Chocolate Stout Cake with Irish Cream Truffle Filling & Chocolate Whisky Glaze. The ultimate dessert indulgence for St. Patrick’s Day with not one, but three boozy nods to the Emerald Isle.
I’ve always intended to add a chocolate stout cake recipe to Rock Recipes but for some reason I’m always particularly busy around this time of year and St. Patrick’s Day always creeps up on me. Although I have done done Paddy’s Day posts in the past like our very popular St. John’s Stout Stew and Whole Wheat Irish Soda Bread I’m often left too late to post something new for the day.
With our deep Irish roots here in Newfoundland, the day itself is still a popular reason to celebrate, and no doubt the pubs along George Street and Water Street here in St. John’s will be bouncing to the toe tapping sounds of Celtic and Irish Newfoundland music late into the night.
It’s been years since I was a downtown reveller myself so I’ll probably stay home and enjoy that great Irish stew recipe I mentioned above and have a slice of this incredible cake that I did a practice run on last week.
Stick with what you know.
I considered trying a different chocolate cake recipe than my standard recipe but since that one is so moist and delicious, I said why risk it? I just replaced all of the liquid ingredients, the coffee and milk, with a full pint of Guinness. I’d added Irish Cream to whipped cream and chocolate before with good success, so that was destined to be the filling.
For a final Irish flourish, I thought why not add a splash of Irish whiskey to the chocolate truffle glaze. The result was actually not very boozy at all, well, at least in my opinion, but all of the flavours played nicely in different ways with the chocolate.
Whether it’s St. Patrick’s Day or not, this cake would make a terrific celebration cake at any time of the year. I might just make it again for my own birthday, or if I can’t wait that long, as a Father’s Day cake in a couple of months time.
Like this Chocolate Stout Cake recipe?
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Looking for the perfect Irish Style stew for St Patrick’s Day? Be sure to try our St. John’s Stout Stew.
- 2 cups sugar
- 2 cups all purpose flour
- ¾ cup cocoa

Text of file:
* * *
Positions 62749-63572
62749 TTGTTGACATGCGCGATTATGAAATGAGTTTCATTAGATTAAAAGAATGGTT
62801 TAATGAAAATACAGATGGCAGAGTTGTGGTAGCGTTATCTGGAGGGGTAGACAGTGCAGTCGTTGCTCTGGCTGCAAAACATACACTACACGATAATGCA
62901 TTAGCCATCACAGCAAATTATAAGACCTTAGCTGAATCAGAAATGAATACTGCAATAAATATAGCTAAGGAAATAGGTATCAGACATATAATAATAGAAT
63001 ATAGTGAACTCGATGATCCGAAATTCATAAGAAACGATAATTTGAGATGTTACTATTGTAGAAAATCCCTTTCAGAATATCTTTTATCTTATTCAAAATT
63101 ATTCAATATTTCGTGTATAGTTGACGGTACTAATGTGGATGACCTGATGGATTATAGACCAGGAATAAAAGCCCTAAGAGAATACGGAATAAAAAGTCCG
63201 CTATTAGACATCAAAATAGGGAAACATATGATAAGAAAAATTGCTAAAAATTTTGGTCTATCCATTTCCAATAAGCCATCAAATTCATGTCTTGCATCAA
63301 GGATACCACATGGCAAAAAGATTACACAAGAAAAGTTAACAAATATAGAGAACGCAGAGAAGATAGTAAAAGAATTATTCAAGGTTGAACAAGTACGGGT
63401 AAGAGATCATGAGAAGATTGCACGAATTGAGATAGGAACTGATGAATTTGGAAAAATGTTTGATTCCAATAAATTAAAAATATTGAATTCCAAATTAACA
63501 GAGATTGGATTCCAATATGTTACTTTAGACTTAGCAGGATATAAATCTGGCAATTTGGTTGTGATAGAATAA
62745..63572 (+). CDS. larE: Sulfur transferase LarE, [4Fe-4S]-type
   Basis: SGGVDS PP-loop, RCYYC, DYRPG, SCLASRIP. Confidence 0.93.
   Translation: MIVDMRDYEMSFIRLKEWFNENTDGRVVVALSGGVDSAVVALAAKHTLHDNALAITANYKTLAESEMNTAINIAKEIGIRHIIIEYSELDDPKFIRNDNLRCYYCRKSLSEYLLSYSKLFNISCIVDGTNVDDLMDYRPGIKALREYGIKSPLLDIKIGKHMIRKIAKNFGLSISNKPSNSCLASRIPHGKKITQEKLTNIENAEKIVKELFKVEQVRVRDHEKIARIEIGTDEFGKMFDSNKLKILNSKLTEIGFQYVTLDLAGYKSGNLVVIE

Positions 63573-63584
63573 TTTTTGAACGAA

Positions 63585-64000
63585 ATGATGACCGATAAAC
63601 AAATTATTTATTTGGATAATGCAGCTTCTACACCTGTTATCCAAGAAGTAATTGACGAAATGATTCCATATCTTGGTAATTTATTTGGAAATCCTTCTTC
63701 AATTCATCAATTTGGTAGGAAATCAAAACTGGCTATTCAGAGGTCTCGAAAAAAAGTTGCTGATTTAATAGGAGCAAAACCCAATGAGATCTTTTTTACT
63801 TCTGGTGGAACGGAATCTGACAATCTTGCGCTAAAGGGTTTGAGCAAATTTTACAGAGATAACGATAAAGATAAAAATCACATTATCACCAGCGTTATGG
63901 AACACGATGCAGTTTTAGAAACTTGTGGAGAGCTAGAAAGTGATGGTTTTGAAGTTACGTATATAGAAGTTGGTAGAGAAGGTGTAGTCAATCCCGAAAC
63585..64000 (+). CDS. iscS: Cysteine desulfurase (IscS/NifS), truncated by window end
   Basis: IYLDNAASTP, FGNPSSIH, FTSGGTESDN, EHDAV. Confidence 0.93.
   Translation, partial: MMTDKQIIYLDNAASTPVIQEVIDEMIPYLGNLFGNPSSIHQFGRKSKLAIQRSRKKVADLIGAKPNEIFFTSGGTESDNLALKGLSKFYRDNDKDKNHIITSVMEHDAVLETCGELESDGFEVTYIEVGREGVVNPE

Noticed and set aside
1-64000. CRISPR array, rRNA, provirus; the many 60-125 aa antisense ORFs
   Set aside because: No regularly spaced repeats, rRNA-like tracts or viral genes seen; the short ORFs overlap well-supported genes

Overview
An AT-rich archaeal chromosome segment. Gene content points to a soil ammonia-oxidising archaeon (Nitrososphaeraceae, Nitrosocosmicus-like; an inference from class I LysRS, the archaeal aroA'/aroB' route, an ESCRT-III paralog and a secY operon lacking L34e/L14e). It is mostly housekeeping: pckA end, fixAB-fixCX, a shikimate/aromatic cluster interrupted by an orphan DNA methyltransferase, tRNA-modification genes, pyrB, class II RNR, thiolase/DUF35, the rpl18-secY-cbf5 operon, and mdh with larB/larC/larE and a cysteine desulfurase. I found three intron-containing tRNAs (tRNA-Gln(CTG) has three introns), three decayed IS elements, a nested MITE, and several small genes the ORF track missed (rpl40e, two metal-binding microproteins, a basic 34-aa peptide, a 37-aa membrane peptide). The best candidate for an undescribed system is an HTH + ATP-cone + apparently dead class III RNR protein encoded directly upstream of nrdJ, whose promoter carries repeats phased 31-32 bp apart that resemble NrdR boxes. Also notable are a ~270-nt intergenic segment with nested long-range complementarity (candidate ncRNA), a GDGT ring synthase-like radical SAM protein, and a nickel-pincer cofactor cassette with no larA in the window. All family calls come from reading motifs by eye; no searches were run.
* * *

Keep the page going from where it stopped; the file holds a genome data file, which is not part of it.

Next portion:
- 2 tsp . baking powder
- 1 tsp baking soda
- ½ tsp salt
- 2 eggs
- 1 pint Guiness stout 2 cups
- ½ cup vegetable oil
- 1 tsp vanilla extract
- 1 cup whipping cream
- 1 ounce of Baileys Irish Cream
- 1 cups dark chocolate chips
- 2 tbsp rounded icing sugar powdered sugar
- 1 tsp vanilla extract
- 1 cup dark chocolate chips
- 1/4 cup whipping cream
- 1 ounce Jameson Irish Whiskey
Combine all ingredients in a mixing bowl and beat with electric mixer for 2 minutes.
Pour into 2 greased 9 inch cake pans. I like to use additional cocoa to dust the sides and bottom of the pans instead of flour and I do usually line the bottom of the cake pans with parchment paper.
Bake at 350 degrees F for 30-35 minutes or until toothpick inserted in the center comes out clean. Cool in pans for 5 minutes before turning out onto a wire rack to cool completely.
In a double boiler, melt the chocolate chips together with 1/4 cup of the whipping cream. Stir constantly as you melt the chocolate and don't let it overheat. As soon as the last of the chocolate melts, take it immediately off the heat and let it cool down to lukewarm or cooler.
Whip the remaining 3/4 cups cream with Baileys Irish Cream, the icing sugar & vanilla to soft peaks and fold in the melted chocolate by hand.
Melt the chocolate and whipping cream together in a double boiler. Take it just to the melting point until smooth, then remove from the heat and stir in the Irish whiskey until smooth.
Trim off the tops of the rounded domes on the cakes if needed.
Place one of the cakes bottom side up on a cake plate. Spread the Baileys Truffle filling evenly on the cake going just to the edges.
Chill this half of the cake in the fridge for a couple of hours to let the filling firm up.
Add the next layer of cake; again with the flattest side up.
Pour the warm whiskey glaze into the centre of the cake. I like to coax it out to the edges with a small spatula to let it run over the edges.
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